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CloudCraze EVP Andrew Witherspoon: For Successful B2B, Set Aside Expectations

Andrew Witherspoon is the executive vice president of
CloudCraze and head of its product group.

In this exclusive interview, Witherspoon offers advice on enhancing customer engagement in business-to-business relationships.

84452 300x300 CloudCraze EVP Andrew Witherspoon: For Successful B2B, Set Aside Expectations

CloudCraze EVP Andrew Witherspoon

CRM Buyer: How do you see the relationship between CRM, sales, and marketing?

Andrew Witherspoon: Our experience has been that if there’s anything true about B2B service, you have to do it in the context of the customers themselves in order to be successful. That’s our philosophy.

What is the purpose of CRM and marketing? It’s to reach out, find and engage prospects, and to move them through a buying cycle. All those capabilities are on a CRM platform. Most other architectures can do all that on one platform, but then they’re sending you off to another platform to take an order.

In a traditional CRM system, you’d bring in a third silo: e-commerce. Each silo, though, has to have customer information. You’re essentially tripling the data and having to do complex handoffs. If you do it as much on one platform as possible, you’re able to move people through the platform, and you’re not handing people off.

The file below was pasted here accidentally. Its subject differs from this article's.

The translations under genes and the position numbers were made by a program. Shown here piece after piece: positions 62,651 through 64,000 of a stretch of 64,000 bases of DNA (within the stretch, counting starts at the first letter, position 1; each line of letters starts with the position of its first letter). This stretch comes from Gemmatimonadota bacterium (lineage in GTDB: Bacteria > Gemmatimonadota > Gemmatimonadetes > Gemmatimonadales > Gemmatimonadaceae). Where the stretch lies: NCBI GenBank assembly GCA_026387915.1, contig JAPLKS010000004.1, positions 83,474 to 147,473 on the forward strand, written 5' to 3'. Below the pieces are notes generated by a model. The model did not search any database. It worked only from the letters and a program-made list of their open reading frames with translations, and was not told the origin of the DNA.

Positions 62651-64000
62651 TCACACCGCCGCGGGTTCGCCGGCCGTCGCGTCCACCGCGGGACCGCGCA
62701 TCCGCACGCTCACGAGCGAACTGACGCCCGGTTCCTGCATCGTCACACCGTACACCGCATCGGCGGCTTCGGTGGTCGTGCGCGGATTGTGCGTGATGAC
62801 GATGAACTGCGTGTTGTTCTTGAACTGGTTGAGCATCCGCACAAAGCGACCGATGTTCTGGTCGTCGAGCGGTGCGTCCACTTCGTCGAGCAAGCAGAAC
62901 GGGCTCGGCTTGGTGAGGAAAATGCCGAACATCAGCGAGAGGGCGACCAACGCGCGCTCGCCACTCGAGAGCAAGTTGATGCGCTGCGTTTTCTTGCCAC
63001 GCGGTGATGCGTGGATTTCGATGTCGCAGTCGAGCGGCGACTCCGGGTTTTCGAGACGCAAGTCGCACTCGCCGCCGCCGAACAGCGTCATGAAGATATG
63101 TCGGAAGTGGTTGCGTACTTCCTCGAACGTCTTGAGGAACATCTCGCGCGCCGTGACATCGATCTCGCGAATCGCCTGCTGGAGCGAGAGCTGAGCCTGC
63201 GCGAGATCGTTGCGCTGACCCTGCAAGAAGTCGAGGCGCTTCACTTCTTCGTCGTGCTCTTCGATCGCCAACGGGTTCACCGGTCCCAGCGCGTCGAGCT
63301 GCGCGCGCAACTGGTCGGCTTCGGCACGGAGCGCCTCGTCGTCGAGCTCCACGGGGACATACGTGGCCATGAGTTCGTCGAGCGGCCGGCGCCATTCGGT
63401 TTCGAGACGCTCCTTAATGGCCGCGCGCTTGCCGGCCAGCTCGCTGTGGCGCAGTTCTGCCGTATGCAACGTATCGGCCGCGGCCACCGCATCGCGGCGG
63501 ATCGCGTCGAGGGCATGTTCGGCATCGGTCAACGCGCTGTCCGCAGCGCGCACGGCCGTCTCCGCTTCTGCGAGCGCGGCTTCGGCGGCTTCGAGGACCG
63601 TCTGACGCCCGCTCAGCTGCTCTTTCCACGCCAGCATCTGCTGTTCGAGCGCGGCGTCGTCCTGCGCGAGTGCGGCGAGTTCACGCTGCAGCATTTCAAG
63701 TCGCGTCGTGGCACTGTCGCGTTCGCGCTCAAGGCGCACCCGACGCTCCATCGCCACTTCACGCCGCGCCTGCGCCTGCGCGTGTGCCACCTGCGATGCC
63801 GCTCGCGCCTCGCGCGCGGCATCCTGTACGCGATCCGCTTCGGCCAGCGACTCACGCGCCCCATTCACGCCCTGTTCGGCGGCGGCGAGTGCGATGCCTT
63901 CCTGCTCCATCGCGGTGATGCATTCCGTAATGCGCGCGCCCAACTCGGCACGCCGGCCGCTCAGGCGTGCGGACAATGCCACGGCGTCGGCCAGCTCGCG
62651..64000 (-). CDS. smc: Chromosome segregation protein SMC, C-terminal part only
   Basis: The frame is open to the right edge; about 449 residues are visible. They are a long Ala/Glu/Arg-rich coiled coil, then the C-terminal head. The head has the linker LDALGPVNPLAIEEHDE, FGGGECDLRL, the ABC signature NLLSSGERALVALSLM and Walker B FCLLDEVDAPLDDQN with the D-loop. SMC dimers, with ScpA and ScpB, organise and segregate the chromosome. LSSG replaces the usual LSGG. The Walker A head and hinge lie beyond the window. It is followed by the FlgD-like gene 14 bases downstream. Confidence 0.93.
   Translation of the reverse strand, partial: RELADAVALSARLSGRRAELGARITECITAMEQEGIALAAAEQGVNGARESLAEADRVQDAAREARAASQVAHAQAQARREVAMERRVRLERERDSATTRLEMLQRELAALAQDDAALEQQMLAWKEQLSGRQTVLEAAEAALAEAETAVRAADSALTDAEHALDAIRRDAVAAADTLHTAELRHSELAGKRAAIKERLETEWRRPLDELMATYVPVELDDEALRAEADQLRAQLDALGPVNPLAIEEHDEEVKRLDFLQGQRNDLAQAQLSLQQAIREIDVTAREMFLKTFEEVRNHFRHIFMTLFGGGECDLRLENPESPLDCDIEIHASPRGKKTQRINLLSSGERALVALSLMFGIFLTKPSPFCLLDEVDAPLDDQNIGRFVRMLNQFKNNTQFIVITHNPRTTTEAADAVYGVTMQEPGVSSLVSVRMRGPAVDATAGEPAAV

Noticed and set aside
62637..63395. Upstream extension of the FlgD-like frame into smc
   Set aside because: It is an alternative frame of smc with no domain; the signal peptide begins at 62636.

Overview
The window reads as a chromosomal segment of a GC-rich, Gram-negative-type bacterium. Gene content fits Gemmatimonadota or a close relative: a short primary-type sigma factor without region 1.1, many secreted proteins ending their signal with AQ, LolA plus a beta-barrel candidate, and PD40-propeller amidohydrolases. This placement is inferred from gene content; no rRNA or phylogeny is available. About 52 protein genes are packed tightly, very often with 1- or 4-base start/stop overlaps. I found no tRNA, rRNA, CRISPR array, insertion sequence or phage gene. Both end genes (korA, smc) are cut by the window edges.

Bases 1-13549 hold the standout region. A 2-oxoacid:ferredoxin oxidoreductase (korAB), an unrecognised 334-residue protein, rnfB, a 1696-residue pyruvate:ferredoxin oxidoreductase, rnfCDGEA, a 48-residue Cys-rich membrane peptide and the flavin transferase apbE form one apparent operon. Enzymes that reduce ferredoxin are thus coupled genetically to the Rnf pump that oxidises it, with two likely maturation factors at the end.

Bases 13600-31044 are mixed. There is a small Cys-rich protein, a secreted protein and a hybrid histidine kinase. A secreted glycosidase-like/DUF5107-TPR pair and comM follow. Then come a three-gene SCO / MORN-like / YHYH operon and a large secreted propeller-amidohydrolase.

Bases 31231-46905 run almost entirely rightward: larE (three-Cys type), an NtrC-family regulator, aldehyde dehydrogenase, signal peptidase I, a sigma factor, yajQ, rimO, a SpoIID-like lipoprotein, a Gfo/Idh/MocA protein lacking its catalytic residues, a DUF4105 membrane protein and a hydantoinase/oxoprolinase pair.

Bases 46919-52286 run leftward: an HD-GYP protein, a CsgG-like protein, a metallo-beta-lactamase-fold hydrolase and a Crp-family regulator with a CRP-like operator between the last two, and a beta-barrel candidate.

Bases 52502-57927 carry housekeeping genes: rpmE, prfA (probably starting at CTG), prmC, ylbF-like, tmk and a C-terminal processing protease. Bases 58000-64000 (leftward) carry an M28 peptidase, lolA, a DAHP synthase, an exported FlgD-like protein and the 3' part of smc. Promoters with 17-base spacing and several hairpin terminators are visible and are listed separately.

Depending on the timing of the order process, you might have to go to three different architectures to go through with that order. By doing it all on one platform, you can engage at any point through the cycle, which is easier for employees at the brand and for the customer.

Omnichannel commerce is in fact created by knitting together four or five different architectures. By extending the data model to take the order in the context of your CRM, engagement dramatically improves your time to market and your flexibility to experiment.

CRM Buyer: How would you define good customer engagement?

Witherspoon: You need to understand what a person’s role is within the buying organization. Is it a procurement person, or someone who just wants to order a product quickly?

In the context of that understanding, you can treat them differently and cross-sell and upsell and provide content to them in a different way, in order to create a better experience.

To the customer, it seems like they’re just placing an order. You need to try to understand the context of the customer, and what kind of experience you can offer that makes sense within that context.

CRM Buyer: Can customers tell if CRM, sales and marketing aren’t combined and interrelated?